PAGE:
Mets starter Jon Niese went into yesterday’s outing with a 1.67 ERA in 32 1/3 career innings at Nationals Park, with 33 strikeouts and two walks.
Those numbers might’ve inspired some confidence in the 27-year-old starter.
Niese got rocked for five runs on eight hits in just four innings, however, thus continuing a recent trend of Nationals hitters demolishing left-handed pitching.
After last night’s win, the Nats are hitting .286 with a .339 on-base percentage and .434 slugging percentage against left-handers.
Against right-handers, however, the Nats are hitting just .237/.306/.380 as a team.
Niese’s problem last night wasn’t just that he left too many pitches up in the zone, it was also apparently that he throws with his left hand.
With Adam LaRoche and Bryce Harper on the disabled list, the vast majority of the Nats’ everyday players are either right-handed or switch-hit. That plays a factor in the team’s strong numbers against left-handed pitching, of course.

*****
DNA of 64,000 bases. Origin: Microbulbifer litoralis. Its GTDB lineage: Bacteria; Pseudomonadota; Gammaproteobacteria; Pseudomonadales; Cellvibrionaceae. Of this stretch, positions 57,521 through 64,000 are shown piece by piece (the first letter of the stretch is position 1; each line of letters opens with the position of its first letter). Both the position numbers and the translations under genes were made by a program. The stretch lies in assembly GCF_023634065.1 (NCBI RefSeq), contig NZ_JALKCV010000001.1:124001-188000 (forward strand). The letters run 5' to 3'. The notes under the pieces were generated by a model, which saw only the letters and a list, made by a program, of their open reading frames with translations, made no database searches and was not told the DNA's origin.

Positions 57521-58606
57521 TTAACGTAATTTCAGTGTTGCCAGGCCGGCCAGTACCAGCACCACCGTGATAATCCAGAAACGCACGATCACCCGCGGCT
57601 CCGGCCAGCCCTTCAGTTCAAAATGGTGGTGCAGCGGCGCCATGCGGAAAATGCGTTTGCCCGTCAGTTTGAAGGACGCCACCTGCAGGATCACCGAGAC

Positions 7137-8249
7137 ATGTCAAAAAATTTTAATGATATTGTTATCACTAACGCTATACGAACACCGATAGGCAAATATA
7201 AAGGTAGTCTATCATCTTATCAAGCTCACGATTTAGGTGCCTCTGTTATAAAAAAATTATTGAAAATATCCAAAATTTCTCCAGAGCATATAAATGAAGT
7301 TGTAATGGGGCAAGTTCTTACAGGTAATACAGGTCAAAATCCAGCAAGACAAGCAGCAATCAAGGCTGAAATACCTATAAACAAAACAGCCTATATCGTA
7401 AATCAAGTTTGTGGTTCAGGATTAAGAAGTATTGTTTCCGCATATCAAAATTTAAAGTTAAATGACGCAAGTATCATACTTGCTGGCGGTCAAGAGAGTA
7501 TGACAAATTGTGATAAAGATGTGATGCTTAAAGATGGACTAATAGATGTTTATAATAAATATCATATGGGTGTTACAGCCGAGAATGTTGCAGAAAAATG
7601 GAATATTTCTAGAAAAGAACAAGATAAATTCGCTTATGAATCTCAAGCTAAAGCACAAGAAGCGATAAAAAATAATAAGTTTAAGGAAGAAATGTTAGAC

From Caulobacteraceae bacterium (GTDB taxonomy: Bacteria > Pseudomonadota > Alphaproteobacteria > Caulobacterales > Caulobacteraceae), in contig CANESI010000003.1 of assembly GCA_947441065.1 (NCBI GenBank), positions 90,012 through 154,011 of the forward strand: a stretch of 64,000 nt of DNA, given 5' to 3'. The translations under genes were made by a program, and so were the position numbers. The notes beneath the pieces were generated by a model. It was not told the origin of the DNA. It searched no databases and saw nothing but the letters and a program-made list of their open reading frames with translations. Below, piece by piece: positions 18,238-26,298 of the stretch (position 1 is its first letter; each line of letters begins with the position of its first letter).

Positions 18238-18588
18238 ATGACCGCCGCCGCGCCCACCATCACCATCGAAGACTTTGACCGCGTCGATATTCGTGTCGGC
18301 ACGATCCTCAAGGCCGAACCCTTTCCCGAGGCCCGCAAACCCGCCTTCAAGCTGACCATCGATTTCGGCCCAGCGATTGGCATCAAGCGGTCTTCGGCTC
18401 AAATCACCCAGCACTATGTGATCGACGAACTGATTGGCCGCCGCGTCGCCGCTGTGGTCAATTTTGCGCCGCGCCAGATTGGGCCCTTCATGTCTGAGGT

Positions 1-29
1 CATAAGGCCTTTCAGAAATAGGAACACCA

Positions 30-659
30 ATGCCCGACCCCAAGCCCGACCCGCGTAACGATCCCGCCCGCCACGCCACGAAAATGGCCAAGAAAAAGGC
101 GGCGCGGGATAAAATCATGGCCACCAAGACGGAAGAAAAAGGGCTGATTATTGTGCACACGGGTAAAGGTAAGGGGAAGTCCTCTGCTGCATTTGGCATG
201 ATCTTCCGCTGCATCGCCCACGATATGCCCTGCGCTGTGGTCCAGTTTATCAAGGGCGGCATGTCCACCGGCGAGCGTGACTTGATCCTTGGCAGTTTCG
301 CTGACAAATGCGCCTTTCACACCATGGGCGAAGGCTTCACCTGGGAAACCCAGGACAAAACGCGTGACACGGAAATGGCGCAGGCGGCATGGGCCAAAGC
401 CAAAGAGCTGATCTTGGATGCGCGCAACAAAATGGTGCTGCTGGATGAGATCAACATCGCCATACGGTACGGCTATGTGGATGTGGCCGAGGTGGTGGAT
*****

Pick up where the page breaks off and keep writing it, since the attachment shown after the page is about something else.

But there’s more to it than just that.
“The middle of the lineup’s right-handed, so that speaks well to the matchups against a lefty,” manager Matt Williams said. “But you still have to have a nice approach and stay on the baseball. I think it’s good that we have a lot of guys who hit the ball to the opposite gap. So when you’re facing a left-hander, it helps to have that natural approach.
“(Friday night), we had some cutters and hit some balls to left field. Cut the ball off before it got to the catcher. So that was good approach. Guys study. They study what he’s got and what he’s going to go to, have a gameplan going up there.”
One of the Nats doing the most damage against lefties is Jayson Werth, who after last night is hitting a preposterous .457/.513/.514 off southpaws this season.
Small sample size over 39 plate appearances, sure. But it’s hard to ignore those numbers.
“I don’t know,” Werth said, when asked about why the team has fared so well against lefties. “I’ve always felt comfortable against lefties. I can’t really speak for anybody else.”
What’s led to his personal success off southpaws?
“Well, I don’t want to give away too many secrets,” he responded.
We might not get much inside information from Werth on the topic, but it’s clear Nats fans should hope lefty starters end up on the mound as often as possible. For now, with LaRoche and Harper out and guys like Werth and Scott Hairston who crush left-handed pitching in the lineup, facing southpaws equals success for the Nationals.